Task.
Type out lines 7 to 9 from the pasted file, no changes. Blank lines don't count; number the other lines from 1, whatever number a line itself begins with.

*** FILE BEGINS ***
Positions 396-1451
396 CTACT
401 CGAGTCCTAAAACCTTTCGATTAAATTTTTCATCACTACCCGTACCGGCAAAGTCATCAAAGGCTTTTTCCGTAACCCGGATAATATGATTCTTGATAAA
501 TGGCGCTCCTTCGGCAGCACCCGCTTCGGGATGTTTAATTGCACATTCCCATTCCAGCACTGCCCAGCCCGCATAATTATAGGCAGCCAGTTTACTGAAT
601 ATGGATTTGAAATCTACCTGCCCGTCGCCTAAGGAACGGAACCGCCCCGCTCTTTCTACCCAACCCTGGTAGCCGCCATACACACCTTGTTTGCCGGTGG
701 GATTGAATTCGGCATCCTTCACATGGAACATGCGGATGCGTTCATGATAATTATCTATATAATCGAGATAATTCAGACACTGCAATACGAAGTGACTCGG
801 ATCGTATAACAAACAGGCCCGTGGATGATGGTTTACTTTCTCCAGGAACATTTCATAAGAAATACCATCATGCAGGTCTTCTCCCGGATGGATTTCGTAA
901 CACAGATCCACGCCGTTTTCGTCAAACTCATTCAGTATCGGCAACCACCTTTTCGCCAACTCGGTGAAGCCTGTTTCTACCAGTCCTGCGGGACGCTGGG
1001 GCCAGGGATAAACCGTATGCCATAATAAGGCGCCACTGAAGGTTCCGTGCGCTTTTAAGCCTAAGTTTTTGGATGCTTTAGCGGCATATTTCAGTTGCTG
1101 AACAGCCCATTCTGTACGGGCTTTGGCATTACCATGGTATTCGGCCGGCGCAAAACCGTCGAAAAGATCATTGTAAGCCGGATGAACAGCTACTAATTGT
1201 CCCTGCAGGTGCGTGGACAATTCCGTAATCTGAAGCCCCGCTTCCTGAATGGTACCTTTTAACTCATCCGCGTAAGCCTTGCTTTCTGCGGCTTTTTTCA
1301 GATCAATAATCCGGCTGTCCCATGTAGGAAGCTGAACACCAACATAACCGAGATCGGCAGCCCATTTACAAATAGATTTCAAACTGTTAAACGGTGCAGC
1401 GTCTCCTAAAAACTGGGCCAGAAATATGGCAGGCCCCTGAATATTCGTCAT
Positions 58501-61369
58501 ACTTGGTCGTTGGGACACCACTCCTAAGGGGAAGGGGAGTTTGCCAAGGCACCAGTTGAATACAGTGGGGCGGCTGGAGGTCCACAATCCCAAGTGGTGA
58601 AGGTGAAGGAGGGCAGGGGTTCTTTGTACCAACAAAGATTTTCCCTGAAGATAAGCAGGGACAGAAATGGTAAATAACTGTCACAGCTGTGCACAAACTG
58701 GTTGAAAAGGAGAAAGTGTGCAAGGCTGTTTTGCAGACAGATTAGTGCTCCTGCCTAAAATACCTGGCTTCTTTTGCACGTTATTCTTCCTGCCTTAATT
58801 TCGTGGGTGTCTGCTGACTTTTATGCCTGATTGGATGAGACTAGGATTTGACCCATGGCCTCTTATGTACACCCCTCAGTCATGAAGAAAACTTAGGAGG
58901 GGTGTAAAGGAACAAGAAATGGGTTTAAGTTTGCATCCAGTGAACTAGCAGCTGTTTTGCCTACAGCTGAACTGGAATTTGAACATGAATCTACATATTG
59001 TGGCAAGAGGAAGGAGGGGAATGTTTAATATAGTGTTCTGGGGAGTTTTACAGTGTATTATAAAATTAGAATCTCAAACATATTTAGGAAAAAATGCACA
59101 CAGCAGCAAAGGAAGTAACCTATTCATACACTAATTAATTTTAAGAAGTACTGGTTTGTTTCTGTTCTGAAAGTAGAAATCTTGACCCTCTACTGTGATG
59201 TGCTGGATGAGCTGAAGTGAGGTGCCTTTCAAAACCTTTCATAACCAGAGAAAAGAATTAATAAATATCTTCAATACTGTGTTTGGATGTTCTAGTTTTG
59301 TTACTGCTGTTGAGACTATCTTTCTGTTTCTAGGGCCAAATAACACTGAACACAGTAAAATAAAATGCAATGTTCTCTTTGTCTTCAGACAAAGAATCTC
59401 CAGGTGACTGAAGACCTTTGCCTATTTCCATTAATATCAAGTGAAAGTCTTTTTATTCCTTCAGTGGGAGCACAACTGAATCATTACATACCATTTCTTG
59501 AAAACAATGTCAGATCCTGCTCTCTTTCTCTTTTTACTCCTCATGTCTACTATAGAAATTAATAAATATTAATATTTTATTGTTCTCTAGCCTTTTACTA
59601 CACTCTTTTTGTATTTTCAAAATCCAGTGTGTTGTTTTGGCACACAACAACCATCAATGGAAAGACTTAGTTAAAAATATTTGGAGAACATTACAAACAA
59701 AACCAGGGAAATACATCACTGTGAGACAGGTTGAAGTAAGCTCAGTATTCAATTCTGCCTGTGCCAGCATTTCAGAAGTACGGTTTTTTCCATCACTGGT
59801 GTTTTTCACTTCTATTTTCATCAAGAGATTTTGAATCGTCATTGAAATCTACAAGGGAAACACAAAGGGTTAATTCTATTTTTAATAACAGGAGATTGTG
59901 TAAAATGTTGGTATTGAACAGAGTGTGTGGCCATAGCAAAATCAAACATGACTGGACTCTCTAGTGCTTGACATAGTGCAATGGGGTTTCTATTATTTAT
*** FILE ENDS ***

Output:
801 ATCGTATAACAAACAGGCCCGTGGATGATGGTTTACTTTCTCCAGGAACATTTCATAAGAAATACCATCATGCAGGTCTTCTCCCGGATGGATTTCGTAA
901 CACAGATCCACGCCGTTTTCGTCAAACTCATTCAGTATCGGCAACCACCTTTTCGCCAACTCGGTGAAGCCTGTTTCTACCAGTCCTGCGGGACGCTGGG
1001 GCCAGGGATAAACCGTATGCCATAATAAGGCGCCACTGAAGGTTCCGTGCGCTTTTAAGCCTAAGTTTTTGGATGCTTTAGCGGCATATTTCAGTTGCTG